The percentage of women who are sole landowners is rising, and the 2012 Census of Agriculture revealed that women farmers now control seven percent of U.S. farmland and account for three percent of sales. Bridget Holcomb, Executive Director of the Women, Food & Agriculture Network (WFAN) has been particularly concerned with women landowners, whose numbers are rising, particularly in Iowa where women now own or co-own nearly half the farmland in Iowa (Duffy and Smith, 2008).
WFAN’s mission is to engage women in building an ecological and just food and agricultural system through individual and community power. Among their activities, WFAN works with women landowners to provide education and resources about conservation methods. In 2010, Holcomb and WFAN received a $81,766 NCR-SARE Research and Education grant to develop their Women Caring for the Land program, which works to inform and support women landowners in working with their tenants to improve soil and water conservation.
“Women own or co-own about half of agricultural land in the US, and yet this group has been omitted from most conservation outreach,” said Holcomb. “Yet each time we hold a learning circle for women farmland owners they are eager to learn about conservation and immediately start thinking about how to incorporate what they learned into their farm management and share what they learned with their tenants. Adding women in the room–it takes rethinking our outreach and offering specialized events. But it is worth it: women farmland owners represent the biggest opportunity to expand conservation practices across our farms, and it is a ball to work with them!”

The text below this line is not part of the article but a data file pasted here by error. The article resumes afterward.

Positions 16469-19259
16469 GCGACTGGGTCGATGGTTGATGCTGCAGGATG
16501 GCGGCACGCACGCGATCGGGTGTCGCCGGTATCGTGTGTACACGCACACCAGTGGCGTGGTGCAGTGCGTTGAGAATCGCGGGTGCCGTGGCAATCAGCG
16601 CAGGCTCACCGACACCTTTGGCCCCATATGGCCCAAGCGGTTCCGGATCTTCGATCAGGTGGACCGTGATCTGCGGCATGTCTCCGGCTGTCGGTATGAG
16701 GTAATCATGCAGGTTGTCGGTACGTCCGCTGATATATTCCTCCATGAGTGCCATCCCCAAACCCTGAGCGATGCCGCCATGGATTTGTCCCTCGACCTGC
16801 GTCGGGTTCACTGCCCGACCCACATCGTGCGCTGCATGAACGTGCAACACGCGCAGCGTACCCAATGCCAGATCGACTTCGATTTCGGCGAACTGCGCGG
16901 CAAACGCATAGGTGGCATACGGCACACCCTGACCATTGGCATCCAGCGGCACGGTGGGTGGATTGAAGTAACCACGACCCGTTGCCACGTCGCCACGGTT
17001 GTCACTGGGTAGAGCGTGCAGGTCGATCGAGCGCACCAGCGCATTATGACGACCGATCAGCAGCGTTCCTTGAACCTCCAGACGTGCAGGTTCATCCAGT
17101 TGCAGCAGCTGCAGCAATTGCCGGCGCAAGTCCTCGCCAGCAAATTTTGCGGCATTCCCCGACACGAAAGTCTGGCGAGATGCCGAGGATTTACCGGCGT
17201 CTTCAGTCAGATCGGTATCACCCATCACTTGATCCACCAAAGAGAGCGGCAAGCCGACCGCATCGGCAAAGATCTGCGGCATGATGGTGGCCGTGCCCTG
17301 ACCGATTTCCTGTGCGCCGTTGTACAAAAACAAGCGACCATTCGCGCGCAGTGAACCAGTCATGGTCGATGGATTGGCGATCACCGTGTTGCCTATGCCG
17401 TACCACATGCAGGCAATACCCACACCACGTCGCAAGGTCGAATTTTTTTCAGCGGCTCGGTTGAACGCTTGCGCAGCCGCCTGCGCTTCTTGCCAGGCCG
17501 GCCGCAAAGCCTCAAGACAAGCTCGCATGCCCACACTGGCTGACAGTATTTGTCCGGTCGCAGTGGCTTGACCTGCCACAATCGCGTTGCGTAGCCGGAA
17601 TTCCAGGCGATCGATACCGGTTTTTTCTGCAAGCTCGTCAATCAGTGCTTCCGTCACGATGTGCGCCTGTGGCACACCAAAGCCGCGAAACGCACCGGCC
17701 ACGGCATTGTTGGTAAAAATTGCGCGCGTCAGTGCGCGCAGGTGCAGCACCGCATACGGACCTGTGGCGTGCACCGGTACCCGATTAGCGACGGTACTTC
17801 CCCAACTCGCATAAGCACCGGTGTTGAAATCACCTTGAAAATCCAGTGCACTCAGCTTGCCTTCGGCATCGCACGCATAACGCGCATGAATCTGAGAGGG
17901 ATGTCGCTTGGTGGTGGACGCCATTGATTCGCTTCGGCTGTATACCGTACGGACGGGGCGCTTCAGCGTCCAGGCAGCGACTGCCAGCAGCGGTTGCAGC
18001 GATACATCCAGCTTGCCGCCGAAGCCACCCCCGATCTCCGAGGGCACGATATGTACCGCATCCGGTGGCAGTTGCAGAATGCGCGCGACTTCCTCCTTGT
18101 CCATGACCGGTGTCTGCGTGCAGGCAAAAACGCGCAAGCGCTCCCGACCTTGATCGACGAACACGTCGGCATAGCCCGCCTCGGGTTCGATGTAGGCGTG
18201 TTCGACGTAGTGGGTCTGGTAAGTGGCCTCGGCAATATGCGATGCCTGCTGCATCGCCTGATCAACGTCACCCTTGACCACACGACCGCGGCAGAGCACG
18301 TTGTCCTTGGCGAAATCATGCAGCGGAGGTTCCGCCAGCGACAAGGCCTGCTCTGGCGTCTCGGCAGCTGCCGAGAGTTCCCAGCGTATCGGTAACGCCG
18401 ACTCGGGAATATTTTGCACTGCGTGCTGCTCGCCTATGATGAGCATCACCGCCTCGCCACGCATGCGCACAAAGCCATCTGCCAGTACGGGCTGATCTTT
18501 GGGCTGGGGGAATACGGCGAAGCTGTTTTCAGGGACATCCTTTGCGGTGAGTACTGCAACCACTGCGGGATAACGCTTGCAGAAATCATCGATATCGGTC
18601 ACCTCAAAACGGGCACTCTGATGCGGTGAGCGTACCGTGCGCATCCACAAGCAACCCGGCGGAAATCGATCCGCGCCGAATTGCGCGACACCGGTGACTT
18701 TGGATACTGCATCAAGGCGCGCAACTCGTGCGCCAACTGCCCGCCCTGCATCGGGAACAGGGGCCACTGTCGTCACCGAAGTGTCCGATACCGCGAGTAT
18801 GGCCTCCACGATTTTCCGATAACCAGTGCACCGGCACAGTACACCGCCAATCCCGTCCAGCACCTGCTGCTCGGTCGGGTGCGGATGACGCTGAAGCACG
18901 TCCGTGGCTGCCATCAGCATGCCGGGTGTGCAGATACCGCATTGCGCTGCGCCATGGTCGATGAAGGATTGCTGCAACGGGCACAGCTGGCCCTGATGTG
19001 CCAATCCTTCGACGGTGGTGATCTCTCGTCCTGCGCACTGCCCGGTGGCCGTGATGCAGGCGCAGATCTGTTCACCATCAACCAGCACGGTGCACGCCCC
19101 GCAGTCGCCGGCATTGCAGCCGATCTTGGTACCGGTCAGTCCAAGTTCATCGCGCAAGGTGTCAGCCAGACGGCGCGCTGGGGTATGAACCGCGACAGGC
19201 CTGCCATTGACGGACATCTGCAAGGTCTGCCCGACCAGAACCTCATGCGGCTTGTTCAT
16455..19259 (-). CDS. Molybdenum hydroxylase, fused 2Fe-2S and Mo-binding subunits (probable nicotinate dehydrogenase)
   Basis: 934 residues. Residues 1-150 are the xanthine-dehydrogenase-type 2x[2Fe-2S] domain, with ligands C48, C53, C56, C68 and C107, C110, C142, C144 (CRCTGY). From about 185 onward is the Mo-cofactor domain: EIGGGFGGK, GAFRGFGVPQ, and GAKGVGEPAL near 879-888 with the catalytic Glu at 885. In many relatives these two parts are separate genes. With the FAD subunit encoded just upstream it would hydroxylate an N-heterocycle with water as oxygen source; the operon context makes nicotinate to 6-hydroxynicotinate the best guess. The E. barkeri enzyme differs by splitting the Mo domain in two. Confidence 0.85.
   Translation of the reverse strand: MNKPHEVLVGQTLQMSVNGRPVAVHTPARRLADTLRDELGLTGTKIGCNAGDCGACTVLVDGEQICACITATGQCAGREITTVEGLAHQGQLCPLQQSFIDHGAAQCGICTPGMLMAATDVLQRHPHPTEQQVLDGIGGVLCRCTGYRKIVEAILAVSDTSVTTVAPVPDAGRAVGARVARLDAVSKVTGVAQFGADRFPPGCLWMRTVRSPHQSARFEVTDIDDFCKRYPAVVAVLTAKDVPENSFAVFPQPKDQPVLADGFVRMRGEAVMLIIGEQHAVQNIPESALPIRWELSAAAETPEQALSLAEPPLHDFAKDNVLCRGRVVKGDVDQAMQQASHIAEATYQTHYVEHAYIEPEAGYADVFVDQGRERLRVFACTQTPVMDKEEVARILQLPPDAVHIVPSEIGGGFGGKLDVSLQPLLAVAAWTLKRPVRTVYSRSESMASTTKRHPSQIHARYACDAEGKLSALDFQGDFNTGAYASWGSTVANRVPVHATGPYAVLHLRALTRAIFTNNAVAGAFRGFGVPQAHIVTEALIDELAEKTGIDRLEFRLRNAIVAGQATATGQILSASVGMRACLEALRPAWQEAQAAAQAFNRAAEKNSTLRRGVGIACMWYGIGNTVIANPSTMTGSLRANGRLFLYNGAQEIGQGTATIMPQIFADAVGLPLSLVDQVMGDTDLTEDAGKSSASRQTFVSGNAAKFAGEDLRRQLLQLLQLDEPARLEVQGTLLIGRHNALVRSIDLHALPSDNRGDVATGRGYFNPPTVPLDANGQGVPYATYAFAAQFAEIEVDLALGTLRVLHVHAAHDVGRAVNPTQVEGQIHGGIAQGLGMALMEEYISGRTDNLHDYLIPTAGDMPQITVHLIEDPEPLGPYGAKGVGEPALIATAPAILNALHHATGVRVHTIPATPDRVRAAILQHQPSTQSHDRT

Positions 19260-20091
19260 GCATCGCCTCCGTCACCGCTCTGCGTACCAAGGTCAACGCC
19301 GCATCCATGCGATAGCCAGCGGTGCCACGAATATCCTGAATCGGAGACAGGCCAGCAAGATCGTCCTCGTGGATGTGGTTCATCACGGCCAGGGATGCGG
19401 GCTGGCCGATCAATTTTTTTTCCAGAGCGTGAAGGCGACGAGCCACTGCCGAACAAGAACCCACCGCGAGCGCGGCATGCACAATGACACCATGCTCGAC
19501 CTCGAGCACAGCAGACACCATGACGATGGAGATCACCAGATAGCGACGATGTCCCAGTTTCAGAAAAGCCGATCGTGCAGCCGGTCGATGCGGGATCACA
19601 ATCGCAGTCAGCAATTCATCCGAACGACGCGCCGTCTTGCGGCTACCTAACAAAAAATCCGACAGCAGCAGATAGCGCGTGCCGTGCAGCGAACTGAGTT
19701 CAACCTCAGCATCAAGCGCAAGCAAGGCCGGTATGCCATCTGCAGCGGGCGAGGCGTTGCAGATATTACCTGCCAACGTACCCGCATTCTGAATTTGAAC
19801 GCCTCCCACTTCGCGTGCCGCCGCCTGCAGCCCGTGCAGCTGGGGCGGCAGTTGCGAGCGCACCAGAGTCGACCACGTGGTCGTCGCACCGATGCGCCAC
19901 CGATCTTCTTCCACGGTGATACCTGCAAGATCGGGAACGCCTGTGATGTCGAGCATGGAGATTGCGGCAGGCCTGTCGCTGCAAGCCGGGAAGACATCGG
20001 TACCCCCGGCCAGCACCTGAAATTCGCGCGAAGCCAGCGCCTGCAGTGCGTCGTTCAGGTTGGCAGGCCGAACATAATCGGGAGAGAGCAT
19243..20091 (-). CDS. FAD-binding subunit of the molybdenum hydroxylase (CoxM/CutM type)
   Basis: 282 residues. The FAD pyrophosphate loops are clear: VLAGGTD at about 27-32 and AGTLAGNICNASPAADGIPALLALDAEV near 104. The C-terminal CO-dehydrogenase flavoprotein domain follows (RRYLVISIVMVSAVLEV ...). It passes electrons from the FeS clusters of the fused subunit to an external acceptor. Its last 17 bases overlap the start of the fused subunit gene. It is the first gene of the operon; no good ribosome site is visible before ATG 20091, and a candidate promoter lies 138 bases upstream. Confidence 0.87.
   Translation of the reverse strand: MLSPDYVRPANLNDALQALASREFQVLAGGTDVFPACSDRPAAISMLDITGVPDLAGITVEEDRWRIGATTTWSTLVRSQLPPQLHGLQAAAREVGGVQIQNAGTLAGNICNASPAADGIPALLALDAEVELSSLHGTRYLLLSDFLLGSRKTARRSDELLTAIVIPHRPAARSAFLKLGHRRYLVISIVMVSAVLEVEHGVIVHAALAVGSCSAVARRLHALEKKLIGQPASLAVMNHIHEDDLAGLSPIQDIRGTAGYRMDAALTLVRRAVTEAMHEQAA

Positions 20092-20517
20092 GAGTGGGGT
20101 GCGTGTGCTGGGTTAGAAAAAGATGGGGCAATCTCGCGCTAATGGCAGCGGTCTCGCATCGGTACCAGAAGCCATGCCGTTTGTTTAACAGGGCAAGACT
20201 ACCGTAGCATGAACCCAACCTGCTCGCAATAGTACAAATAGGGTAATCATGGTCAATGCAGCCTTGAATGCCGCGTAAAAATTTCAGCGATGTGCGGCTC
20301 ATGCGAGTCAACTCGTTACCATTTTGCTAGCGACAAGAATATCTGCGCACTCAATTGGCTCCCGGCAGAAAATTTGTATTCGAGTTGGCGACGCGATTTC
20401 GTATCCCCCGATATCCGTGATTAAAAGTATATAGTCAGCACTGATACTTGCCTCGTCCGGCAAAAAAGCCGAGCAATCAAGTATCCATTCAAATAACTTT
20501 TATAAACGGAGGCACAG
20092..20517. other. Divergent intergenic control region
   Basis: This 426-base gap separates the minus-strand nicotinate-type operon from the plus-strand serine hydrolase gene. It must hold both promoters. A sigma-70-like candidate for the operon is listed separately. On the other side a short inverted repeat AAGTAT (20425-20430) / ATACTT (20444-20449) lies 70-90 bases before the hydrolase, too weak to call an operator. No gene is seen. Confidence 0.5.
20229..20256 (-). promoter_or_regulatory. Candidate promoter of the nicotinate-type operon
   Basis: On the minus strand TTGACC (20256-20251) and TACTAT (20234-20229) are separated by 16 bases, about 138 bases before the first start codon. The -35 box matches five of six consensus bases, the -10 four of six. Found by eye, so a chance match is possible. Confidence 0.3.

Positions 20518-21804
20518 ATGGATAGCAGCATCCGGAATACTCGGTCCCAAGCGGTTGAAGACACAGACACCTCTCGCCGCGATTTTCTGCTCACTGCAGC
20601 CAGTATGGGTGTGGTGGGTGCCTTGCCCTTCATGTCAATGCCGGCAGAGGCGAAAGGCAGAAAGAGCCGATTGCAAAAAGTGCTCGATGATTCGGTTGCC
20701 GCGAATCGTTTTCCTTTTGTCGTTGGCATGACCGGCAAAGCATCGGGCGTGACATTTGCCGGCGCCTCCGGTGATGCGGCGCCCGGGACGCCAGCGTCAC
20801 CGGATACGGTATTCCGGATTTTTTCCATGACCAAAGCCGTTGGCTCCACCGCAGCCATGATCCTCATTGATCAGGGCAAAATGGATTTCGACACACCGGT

By 2013, WFAN and Holcomb were ready to share WFAN’s Women Caring for the Land curriculum with other agriculture educators, so they applied for and received a $61,054 NCR-SARE Professional Development Program grant to provide conservation agency and non-profit staffers with a professional development training on the Women Caring for the Land rationale and methodology. With the PDP grant, WFAN staffers worked with the state partners to identify locations for the trainings that best met their needs.
Throughout the grant project, WFAN provided professional development training to 64 conservation professionals on how to provide outreach to women farmland owners. They also reached 216 women farmland owners, and Holcomb reported that six months after attending a learning circle more than half of these women had taken a conservation step.
“Women Caring for the Land meetings are designed to attract women who own land that is farmed in ways that may or may not fit the definition of sustainable agriculture, and the fact that we reach beyond traditional sustainable agriculture audiences is one of the benefits of these meetings,” explained Holcomb. “The soil health message has been valuable for bridging the conversation about sustainable agricultural practices and their increased use and utility in dominant agriculture systems.”
Holcomb believes that if Midwestern conservation partners can more effectively serve this segment of landowners before the land transitions again over the next decade, the positive impact on our land, water, and air will be tremendous. To that end, WFAN’s Women Caring for the Land manual for improving outreach to women landowners is available online for free. The manual includes rationale, methodology, how-to, and 12 demonstration activities developed by conservation professionals.
“We are always impressed that women farmland owners, once they have a baseline of conservation knowledge, keep going,” said Holcomb. “Our participants raid our information tables and follow-up with their local USDA offices and other conservation professionals. Our biggest hope is that we have shown conservation professionals that to reach women we need to rethink our outreach. If we are successful in reaching women we will have unleashed the biggest conservation force in agriculture.”
Want more information? See the related SARE grant: